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1G Machinist questions

dwb

Proven Member
168
64
Sep 9, 2021
Broomfield, Colorado
Maybe I should be posting this in the noob forum because I'm definitely a noob when it comes to engine rebuild. But hopefully there will be some good info here anyway. Maybe this stuff has already been discussed but it's hard to search this site.

I'm prepping my 6bolt turbo head, block, and crank to take to the machine shop after a timing belt mishap and 270k miles on the bottom end. I'm not looking for much more than an OEM rebuild and I will do all the assembly myself. The head I will be using was pulled from this same running engine at 220k, so no known bent valves or warpage. I do not believe anything has ever been machined before. So far I've found no major damage. The crank has a little scoring that can likely be polished. Bores don't have any deep scoring but will need to be machined. I haven't yet removed the valve springs so I'm unsure the condition of the valve seats or the valves.

So the block and crank are basically ready to go. Before I take them in, what, if anything, should I do to them? Should I send the block with the main bolts and caps? What about balance shaft bearings, freeze plugs, oil plugs, dowel pins, and studs - should I remove any of those beforehand? What should I be asking my machinist to be doing specifically and should I bring a spec sheet of what I expect? Again, being a noob I'm not sure what to ask or provide.

As far as the head, I'll definitely have it decked. At what point do I need to have the seats machined? Seems that might get expensive. If I plan to reuse the valves, do those have to be machined or can they just be cleaned and lapped?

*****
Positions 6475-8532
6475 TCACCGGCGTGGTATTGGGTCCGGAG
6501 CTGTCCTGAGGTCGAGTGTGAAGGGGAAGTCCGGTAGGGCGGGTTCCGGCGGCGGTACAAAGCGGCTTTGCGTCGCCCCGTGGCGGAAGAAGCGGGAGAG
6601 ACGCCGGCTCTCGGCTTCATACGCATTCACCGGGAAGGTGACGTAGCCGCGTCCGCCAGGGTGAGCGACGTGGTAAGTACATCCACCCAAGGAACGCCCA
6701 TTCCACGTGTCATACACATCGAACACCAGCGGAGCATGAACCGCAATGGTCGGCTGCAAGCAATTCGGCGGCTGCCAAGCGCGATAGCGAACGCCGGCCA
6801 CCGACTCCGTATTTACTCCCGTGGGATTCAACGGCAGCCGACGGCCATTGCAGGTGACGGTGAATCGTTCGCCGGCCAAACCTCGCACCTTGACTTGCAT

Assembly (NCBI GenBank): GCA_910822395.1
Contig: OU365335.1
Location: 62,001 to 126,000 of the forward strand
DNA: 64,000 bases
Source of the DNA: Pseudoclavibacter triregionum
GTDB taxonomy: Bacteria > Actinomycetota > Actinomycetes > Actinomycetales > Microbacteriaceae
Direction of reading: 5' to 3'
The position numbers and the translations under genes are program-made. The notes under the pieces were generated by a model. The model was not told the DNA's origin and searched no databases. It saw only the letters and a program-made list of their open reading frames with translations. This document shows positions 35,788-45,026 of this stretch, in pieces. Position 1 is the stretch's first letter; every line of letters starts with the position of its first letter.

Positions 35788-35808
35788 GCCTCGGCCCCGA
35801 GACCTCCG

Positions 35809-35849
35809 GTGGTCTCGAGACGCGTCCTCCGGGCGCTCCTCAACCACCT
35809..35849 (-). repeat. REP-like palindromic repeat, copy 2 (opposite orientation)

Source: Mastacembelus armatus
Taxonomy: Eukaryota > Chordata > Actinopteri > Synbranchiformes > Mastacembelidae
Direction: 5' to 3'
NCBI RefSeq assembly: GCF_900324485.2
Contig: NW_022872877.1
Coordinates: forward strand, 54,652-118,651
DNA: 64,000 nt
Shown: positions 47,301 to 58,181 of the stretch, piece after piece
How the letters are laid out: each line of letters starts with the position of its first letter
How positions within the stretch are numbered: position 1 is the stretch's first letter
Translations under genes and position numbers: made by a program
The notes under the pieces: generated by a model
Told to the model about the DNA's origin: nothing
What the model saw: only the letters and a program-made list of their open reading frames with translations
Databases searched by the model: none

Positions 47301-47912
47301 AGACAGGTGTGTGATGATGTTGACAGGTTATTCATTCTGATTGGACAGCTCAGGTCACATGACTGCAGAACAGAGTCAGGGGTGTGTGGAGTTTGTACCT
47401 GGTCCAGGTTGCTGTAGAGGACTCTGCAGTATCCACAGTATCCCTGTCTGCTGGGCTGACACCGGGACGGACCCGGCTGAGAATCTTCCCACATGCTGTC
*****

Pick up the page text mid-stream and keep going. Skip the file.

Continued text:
All this is uncharted territory for me but I'm really excited to get the opportunity (aka wife said OK). Thanks for everyone's input so far!

Probably more questions to come...
 

1990TSIAWDTALON

Moderator
9,146
4,975
Nov 14, 2013
Independence, Kansas
Well nothing about a 4g rebuild is cheap. Do it right, do it once, and be proud of yourself. It can be done.
Let the machine shop take care of the freeze plugs/oil galley plugs and all the little stuff. Thats what your paying them for. Take a picture before and after to make sure you got all of your dowels and what not back. Polish the crank if you measure it within tolerances. Make sure you CLEAN EVERYTHING....the machine shop isn't responsible for that. I will stress the cleanliness next to godliness thing here.
Same for the head. Have it done so it is good to go. Resurface if necessary. Do Not Skimp on that. Same with the deck of the block.
This can get much more in depth so if you have some specific questions, I'm sure someone here can help out.
Marty
 

DSMPT

DSM Wiseman
2,002
1,553
Jun 12, 2014
Japan / Mexico, Arizona
So the block and crank are basically ready to go. Before I take them in, what, if anything, should I do to them?
If you would fully overhaul, I recommend to check main journals and get them line-honed if necessary, even you are planning to use the stock main bolts. And also you should check the straightness of crank.
As far as the head, I'll definitely have it decked.
I recommend to do it on the block side, too.
If I plan to reuse the valves, do those have to be machined or can they just be cleaned and lapped?
You could probably reuse the valves if they were perfectly straight. But in your case I would replace them. I remember that you made them contacted to pistons. Even if they look straight, they are possibly bent already and will never seal well.
And with new or another set of valves, lapping first and check if the valves would seal well or not by vacuum or liquid test. If you see no leak it's probably fine. In case if it still leaks after lapping, ask a machine shop to cut the valve seats. That would probably be cheaper than replacing the seats. In case if the valve seats are worn/damaged and don't have margin to cut anymore, then you have to replace the seats.
Don't forget to inspect the valve guides condition, too.
 

dwb

Proven Member
168
64
Sep 9, 2021
Broomfield, Colorado
All good stuff. Thank you.